In June, 1971, the United States and the Commission filed petitions with the district court in the enforcement proceeding, asking that Greyhound be held in contempt for failing to comply with the court's order enforcing the Commission's decision. The court found Greyhound had willfully failed to comply with portions of the order and held Greyhound in criminal and civil contempt. United States v. Greyhound Corp., 363 F.Supp. 525 (N.D.Ill.1973). The court imposed fines totaling $600,000, United States v. Greyhound Corp., 370 F.Supp. 881, 883-85 (N.D.Ill.1974), ordered Greyhound to file semiannual reports of compliance efforts for five years, and granted members of the Department of Justice staff "visitorial and document examination rights so that they may further monitor Greyhound's compliance efforts," id. at 886. Because Greyhound appeared to be attempting to comply fully, no further injunctive relief was ordered.

While the proceeding to enforce the Commission's order was in progress, this antitrust case had come to trial and concluded with the verdict in Mt. Hood's favor. The opinion of the court in the enforcement proceeding noted that "many of Greyhound's actions that were found to be in violation of the order, were also found to be in violation of the antitrust laws" in this private suit. Id. at 884 n. 2. The enforcement court denied Mt. Hood's prayer for damages for expenses related to the contempt action and for injury to its business as a result of the contempt, on the ground that the damages awarded in this antitrust proceeding "will adequately compensate (Mt. Hood) for any damages it may have also suffered as a result of Greyhound's contempt. This is particularly true since many of the same...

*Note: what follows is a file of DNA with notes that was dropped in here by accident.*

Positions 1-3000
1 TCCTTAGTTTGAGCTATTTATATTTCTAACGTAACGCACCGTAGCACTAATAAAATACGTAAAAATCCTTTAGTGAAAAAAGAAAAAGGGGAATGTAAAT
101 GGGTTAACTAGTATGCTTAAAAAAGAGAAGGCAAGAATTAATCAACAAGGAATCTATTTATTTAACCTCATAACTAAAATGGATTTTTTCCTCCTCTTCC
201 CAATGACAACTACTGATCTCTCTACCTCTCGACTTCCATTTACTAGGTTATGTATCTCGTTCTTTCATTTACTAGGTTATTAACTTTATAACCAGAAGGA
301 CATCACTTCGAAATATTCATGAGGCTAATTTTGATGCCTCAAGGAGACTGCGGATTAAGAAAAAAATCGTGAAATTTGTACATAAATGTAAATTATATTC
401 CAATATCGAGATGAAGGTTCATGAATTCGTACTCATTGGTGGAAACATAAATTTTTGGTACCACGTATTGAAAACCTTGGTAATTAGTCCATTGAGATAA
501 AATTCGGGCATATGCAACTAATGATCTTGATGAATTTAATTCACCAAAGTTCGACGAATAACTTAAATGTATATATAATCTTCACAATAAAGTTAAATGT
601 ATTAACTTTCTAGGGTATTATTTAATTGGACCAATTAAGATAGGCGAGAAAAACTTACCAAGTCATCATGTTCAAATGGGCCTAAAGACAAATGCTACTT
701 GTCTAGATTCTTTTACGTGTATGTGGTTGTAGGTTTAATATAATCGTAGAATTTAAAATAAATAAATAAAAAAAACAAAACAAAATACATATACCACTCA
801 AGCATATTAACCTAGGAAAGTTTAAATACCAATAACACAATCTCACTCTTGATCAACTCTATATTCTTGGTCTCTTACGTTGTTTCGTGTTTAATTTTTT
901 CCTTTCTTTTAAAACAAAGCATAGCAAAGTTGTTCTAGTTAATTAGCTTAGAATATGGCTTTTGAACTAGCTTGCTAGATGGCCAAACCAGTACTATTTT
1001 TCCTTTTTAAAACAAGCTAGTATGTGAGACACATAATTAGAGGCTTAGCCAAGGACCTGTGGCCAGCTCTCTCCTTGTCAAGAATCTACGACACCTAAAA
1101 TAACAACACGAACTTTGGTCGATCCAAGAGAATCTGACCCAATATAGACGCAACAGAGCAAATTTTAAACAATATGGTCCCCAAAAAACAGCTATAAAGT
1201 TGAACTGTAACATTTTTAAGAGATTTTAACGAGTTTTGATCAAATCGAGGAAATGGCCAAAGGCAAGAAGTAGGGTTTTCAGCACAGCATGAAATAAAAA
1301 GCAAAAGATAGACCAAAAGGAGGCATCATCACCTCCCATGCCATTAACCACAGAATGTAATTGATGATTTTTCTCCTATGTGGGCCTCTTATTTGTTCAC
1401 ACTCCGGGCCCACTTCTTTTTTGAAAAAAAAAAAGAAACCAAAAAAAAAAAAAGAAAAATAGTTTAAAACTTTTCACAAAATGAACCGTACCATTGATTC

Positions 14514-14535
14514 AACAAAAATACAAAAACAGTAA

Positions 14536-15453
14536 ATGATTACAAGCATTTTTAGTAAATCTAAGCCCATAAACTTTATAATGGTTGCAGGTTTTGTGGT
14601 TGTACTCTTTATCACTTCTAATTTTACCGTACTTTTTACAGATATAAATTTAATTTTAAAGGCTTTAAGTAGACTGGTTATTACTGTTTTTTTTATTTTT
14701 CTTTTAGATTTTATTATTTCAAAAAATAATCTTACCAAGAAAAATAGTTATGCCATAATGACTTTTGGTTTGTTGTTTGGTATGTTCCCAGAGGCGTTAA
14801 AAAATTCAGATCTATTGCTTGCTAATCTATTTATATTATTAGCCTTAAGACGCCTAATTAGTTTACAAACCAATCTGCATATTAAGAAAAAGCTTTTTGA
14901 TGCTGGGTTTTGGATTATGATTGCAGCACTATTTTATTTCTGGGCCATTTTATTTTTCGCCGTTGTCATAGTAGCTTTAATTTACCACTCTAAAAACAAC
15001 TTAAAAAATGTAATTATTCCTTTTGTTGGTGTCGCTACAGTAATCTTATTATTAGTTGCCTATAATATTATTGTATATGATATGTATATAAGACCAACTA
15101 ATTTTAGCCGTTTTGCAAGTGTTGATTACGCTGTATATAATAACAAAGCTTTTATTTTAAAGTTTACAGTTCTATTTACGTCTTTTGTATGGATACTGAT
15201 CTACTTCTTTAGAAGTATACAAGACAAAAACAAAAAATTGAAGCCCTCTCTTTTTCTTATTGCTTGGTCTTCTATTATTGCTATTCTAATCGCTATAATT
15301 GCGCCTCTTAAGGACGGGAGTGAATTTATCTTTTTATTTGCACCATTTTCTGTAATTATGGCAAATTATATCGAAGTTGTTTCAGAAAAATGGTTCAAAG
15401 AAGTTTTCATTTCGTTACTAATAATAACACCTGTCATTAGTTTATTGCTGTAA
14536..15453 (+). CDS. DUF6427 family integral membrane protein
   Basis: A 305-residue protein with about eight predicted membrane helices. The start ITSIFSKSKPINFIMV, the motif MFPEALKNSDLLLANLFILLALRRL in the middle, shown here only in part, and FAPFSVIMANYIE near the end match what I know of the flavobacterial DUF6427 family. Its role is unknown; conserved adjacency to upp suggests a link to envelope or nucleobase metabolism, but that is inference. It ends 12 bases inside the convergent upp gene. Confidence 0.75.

To continue reading

Request your trial
36 cases
  • Shaffer v. Heitner
    • United States
    • U.S. Supreme Court
    • June 24, 1977
    ...plus attorneys fees was entered against Greyhound in Mt. Hood Stages, Inc. v. Greyhound Corp., 1972-3 Trade Cas. P 74,824, aff'd, 555 F.2d 687 (CA9 1977). App. 10. 3. See United States v. Greyhound Corp., 363 F.Supp. 525 (ND Ill.1973) and 370 F.Supp. 881 (ND Ill.), aff'd, 508 F.2d 529 (CA7 ......
  • Essential Communications Systems, Inc. v. American Tel. & Tel. Co.
    • United States
    • U.S. Court of Appeals — Third Circuit
    • November 23, 1979
    ...not within exemption is subject to antitrust laws); Cain v. Air Cargo, Inc., 599 F.2d 316 (9th Cir. 1979); Mt. Hood States, Inc. v. Greyhound Corp., 555 F.2d 687, 691 (9th Cir. 1977), Cert. denied on this ground, 434 U.S. 1008, 98 S.Ct. 716, 54 L.Ed.2d 750 Rev'd on other grounds, 437 U.S. 3......
  • Clipper Exxpress v. Rocky Mountain Motor Tariff Bureau, Inc.
    • United States
    • U.S. Court of Appeals — Ninth Circuit
    • October 6, 1982